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New Hampshire Earth Symbols

New Hampshire Earth SymbolsSmoky quartz (left) and beryl, with granite background.

We’ve already met the Granite State’s official rock, granite.

New Hampshire’s official mineral is beryl. There’s a Mt. Beryl in southwestern New Hampshire.

Smoky quartz is New Hampshire’s official gem. Quartz is a common mineral found in many kinds of rocks, including granite.

But if you take a closer look, you can see a granite boulder on the seal. It looks like someone painted it yellow.

In fact, granite may be New Hampshire’s bedrock symbol. Its most popular nickname by far appears to be Granite State. Granite was also adopted as New Hampshire’s official rock.

State Quarter

A granite monument inscribed with New Hampshire’s state motto, “Live Free or Die,” was erected in Nashua in 1976 in celebration of the U.S. Bicentennial.

Those fiery words are part of a toast General John Stark sent to his wartime comrades in 1809. They became New Hampshire’s state motto in 1945.

However, New Hampshire’s most famous granite symbol is probably a beloved rock formation fondly dubbed Old Man of the Mountain.

First noted about 1805, Old Man of the Mountain was located in Franconia Notch—a U-shaped valley carved by glaciers. Daniel Webster and Nathanial Hawthorne are among the famous people who wrote about it.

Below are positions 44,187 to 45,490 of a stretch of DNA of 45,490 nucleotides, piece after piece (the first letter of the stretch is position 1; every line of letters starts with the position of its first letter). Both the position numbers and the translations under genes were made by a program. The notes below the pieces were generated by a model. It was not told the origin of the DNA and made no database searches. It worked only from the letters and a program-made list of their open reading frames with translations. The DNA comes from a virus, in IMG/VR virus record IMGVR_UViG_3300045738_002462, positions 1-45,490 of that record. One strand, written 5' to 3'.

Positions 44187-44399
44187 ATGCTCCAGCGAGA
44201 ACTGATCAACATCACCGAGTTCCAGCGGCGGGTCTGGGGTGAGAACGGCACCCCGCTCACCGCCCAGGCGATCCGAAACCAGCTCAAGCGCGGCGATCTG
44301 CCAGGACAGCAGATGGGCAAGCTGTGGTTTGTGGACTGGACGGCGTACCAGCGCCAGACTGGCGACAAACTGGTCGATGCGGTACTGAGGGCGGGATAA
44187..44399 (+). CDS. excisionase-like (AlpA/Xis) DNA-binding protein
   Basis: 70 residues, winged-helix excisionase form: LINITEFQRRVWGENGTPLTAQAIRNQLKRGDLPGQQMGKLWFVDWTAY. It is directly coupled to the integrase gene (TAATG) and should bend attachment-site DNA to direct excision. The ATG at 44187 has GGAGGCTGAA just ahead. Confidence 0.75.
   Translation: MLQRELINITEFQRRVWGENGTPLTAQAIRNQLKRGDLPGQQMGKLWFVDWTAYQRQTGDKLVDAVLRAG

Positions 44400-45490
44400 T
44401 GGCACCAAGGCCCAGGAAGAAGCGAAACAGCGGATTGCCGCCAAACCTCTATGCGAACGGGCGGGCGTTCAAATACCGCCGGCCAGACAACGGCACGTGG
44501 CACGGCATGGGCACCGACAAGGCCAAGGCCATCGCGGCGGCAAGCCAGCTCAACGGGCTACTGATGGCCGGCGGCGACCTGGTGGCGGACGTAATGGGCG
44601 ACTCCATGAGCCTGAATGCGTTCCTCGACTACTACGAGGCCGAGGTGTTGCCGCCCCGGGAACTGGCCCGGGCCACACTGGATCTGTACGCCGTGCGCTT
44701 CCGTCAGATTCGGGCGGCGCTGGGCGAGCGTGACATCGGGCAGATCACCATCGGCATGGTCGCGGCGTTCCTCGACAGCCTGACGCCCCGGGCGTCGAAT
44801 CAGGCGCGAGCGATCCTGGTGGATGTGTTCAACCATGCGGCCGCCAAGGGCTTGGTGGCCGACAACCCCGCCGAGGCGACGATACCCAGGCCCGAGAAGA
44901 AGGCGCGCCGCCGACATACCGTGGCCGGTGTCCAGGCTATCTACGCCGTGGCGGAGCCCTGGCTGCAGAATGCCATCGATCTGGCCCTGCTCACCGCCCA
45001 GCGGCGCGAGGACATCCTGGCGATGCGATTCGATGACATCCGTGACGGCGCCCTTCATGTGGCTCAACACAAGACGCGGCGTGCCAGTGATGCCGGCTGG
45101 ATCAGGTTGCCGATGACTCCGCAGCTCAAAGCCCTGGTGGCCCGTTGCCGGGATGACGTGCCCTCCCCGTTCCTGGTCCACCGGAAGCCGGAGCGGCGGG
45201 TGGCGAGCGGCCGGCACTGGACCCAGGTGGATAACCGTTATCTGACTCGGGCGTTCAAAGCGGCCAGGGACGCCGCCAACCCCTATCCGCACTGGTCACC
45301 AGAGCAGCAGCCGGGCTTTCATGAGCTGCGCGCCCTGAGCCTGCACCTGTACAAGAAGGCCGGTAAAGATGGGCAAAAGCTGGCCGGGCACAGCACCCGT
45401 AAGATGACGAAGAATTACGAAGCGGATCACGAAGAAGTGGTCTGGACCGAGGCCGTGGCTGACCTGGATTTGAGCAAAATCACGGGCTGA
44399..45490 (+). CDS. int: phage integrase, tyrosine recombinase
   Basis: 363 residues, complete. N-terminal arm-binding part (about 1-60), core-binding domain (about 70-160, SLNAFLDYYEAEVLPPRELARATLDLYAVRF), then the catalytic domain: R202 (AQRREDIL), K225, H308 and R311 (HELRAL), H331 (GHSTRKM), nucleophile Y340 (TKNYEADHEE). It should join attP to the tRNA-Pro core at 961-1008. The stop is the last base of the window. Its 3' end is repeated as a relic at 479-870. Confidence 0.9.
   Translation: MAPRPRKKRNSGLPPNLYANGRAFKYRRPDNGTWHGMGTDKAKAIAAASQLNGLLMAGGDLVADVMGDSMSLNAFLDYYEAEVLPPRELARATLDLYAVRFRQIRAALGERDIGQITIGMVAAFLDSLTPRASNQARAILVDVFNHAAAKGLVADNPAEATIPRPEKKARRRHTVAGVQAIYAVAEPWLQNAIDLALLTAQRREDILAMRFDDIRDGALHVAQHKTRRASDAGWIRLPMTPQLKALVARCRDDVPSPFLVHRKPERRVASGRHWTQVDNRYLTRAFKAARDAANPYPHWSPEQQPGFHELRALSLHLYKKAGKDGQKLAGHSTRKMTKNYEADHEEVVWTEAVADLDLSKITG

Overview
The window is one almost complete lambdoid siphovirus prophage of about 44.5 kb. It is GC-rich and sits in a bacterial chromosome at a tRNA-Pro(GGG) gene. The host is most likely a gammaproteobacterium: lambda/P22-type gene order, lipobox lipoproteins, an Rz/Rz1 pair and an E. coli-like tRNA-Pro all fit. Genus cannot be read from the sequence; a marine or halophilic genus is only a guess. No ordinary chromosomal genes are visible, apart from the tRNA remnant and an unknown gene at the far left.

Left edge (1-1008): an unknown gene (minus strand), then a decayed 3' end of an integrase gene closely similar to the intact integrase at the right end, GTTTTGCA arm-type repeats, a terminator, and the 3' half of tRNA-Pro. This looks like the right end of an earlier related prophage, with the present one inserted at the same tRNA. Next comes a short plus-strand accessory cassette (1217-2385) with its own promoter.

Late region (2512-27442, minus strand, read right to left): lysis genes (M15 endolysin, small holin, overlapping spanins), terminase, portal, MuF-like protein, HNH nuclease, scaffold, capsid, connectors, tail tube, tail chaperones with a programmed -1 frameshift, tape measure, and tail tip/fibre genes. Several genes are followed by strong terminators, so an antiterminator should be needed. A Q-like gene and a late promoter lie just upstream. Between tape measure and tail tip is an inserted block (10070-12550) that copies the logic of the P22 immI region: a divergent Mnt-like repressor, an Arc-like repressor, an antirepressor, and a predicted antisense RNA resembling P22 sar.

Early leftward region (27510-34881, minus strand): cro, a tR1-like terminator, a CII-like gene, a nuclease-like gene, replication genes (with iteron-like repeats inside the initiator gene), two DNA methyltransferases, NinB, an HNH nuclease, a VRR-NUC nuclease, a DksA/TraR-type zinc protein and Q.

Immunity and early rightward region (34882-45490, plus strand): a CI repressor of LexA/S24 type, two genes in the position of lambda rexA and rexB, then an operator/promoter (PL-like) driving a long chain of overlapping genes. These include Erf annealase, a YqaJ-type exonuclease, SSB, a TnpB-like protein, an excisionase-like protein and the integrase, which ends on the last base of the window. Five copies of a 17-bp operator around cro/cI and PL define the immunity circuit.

Old Man of the Mountain was designated New Hampshire’s official emblem in 1945. (The only other official state emblem is probably Utah’s beehive.)

Sadly, the famous formation collapsed in 2003, a victim of weathering. Mourning fans left flowers at the base of the cliffs. There was even a proposal to place a likeness of Old Man of the Mountain on New Hampshire’s state flag. An even better place to put its likeness is New Hampshire’s state seal.

New Hampshire EmblemOn the left is my whimsical New Hampshire state seal, with the beached ship replaced by the iconic Old Man of the Mountain.

Soil ˆ

New Hampshire’s unofficial state soil is Marflow. Beloved by farmers, the Marlow series consists of well drained soils that formed in loamy glacial till, derived mainly from granite, gneiss and schist. They are often found on mountain side slopes in glaciated uplands and drumlins—smooth rounded hills left by Ice Age glaciers.

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